The Federal Trade Commission (FTC) announced last week that Facebook has settled charges that it deceived consumers by making false privacy assurances, and then repeatedly allowing consumer information to be shared and made public. The settlement serves as a timely reminder that companies must abide by their own statements regarding how personal information is used and shared.
Under the terms of the settlement, Facebook is:
- Barred from making misrepresentations about the privacy or security of consumers’ personal information;
- Required to obtain consumers’ “affirmative express consent” before enacting changes that override their privacy preferences;
- Required to implement procedures to prevent third parties from accessing users’ information no later than 30 days after a user has deleted such information or terminated his or her account;
- Required to implement and maintain a comprehensive privacy program; and
- Required to obtain, every two years for the next 20 years, third-party audits certifying that its privacy practices are compliant with the FTC’s order.
The FTC lists eight specific allegations about Facebook’s information practices in its complaint accompanying the settlement. Among these allegations were claims that Facebook: (1) changed its website so certain information users may have designated as private was made public (without warning users this change was coming, or obtaining users’ approval in advance); (2) misrepresented the level of access to user data provided to third-party apps; (3) misrepresented that it had certified the security of participating third-party apps; (4) falsely claimed that it would not share users’ personal information with advertisers; (5) falsely claimed that when users deactivated or deleted their Facebook accounts, their user content would be inaccessible; and (6) misrepresented that it complied with the US – EU Safe Harbor Framework governing data transfers between the European Union and the United States.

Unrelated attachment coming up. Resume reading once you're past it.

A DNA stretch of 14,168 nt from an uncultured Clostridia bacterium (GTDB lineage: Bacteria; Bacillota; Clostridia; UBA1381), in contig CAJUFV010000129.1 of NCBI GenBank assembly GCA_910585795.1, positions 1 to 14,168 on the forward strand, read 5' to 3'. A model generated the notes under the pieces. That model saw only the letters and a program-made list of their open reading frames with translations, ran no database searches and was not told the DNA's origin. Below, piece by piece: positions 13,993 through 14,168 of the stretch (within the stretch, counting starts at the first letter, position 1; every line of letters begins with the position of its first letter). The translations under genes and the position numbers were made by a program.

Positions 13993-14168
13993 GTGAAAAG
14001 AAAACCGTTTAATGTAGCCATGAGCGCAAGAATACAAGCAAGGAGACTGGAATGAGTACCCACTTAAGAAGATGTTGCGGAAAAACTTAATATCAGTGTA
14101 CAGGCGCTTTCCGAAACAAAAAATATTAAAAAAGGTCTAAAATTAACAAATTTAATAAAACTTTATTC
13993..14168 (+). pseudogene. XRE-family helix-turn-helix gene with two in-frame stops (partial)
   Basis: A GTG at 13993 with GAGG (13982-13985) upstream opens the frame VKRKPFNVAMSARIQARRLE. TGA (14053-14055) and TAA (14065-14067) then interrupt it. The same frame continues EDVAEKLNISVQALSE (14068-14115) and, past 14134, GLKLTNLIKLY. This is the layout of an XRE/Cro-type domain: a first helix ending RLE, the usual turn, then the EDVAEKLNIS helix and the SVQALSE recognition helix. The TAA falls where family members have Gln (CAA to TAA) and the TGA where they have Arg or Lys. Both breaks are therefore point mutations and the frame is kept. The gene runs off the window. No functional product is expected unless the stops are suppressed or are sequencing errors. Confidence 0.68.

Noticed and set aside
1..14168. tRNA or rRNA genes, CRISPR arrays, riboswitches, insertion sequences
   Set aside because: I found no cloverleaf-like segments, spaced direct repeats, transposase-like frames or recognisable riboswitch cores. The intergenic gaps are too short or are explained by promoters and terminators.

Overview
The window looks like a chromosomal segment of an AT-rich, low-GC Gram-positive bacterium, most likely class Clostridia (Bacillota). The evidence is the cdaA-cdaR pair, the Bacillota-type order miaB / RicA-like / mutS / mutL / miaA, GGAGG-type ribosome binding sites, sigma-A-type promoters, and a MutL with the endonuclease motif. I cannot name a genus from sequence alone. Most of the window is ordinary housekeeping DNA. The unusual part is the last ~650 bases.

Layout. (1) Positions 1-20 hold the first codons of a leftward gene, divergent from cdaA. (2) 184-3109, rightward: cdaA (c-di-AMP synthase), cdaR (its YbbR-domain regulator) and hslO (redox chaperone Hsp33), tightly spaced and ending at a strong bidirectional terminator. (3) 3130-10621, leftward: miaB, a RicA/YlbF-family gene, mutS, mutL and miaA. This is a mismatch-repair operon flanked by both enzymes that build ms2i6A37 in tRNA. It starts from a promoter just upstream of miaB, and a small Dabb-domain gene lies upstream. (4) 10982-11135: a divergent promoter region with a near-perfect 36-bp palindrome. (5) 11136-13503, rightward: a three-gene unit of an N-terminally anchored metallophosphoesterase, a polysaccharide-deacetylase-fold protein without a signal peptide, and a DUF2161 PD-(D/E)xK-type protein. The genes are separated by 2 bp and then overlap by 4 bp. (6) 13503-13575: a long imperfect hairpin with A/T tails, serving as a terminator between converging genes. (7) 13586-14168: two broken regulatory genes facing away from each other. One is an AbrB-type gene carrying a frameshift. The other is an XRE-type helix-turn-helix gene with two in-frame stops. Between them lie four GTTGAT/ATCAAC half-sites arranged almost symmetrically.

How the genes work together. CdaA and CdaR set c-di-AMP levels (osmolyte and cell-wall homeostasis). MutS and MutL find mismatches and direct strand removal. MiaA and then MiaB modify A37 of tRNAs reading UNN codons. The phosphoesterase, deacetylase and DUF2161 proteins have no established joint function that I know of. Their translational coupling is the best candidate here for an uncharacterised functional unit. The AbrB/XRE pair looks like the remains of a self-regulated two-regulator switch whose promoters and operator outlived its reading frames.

The settlement agreement will be subject to public comment until December 30, 2011, after which the FTC will decide whether to make the proposed settlement agreement final.
If you have any questions about this development or other technology law or privacy law questions, please contact Glen Westerback at 212.826.5563 or email@example.com, Terri Seligman at 212.826.5580 or firstname.lastname@example.org, or any other member of the Frankfurt Kurnit Technology, eCommerce and Privacy Group or Frankfurt Kurnit Advertising Group.